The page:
Most successfully organised by the Sri Lanka LA, whose first major international conference it was, it marks a new relationship between Lankan library and information science professionals and the international community - especially IFLA.

All-in-all an important IFLA initiative to narrow the growing gap between the information rich and the information poor both within IFLA and within individual nations. The Resolutions, which follow, are intended as just such a first step.

IFLA - RSCAO sponsored and IFLA - ALP financed and Sri Lanka Library Association organized.


17 to 23 October 1999. Colombo. Sri Lanka



These Resolutions are directed to all organisations [ eg. international and regional agencies, national governments, local authorities, parent-organisations, professional bodies and companies in the private sector] with responsibilities for libraries and information services and that have interests in creating an effective Information Society.

  1. Librarians and information professionals and their services are already helping to build the Information Society within the countries of South Asia. Continuous development of these skilled resources in librarians and their library services will further benefit national development.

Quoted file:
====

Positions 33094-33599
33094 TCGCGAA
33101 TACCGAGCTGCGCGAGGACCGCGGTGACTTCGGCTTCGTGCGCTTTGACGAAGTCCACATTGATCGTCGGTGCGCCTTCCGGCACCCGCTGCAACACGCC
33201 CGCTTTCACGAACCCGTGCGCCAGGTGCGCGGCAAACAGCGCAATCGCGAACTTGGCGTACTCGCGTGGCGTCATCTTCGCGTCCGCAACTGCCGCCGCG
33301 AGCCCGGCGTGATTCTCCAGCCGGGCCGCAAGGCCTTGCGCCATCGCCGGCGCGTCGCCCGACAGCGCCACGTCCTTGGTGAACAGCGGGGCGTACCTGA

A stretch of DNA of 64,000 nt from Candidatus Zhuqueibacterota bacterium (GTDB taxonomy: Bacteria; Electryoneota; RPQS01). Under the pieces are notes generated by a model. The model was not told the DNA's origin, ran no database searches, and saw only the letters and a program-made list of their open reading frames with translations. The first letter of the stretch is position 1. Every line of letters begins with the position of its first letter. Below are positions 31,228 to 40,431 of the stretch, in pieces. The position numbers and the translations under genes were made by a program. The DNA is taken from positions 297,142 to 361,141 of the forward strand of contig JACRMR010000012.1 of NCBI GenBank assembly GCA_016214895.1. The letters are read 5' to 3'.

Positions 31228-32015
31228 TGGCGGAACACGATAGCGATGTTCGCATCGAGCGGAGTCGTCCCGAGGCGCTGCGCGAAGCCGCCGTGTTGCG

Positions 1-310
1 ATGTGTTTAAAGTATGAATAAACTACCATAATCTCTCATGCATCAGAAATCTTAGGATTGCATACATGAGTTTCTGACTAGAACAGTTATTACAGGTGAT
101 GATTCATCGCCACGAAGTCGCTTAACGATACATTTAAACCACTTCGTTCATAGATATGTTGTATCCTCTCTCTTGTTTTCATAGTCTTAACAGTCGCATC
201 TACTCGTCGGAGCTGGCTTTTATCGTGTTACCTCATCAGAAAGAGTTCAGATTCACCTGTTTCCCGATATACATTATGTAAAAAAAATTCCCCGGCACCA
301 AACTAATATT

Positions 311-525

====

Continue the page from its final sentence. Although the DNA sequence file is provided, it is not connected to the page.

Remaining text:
2. The Government must recognise the role of librarians and information professionals in building an information society for the development of the nation.

  3. The most cost-effective investment the government can make to develop the Information Society is through the fullest involvement of librarians and information professionals and the modernisation of their services in order to become effective change agents in the information society.

  4. Librarianship should emphasise the following areas:
    • leadership in information literacy;
    • provision of IT facilities to the community eg. mobile outreach services;
    • provision of community information services eg. to medium & small industries;
    • information at the doorstep;
    • income generation programmes & activities.


  1. The information society is built on a foundation of collaboration and communication enabled by human and electronic networks.

  2. The establishment of specialised and multi-type library networks in the countries of South Asia at state, national and regional levels is essential and should be supported by governments, national and international agencies.

  3. Library and information networks should become the backbone of a learning society.

  4. Organisations have a responsibility to ensure that library and information networks are as comprehensively available as other public utilities and provided at reasonable cost.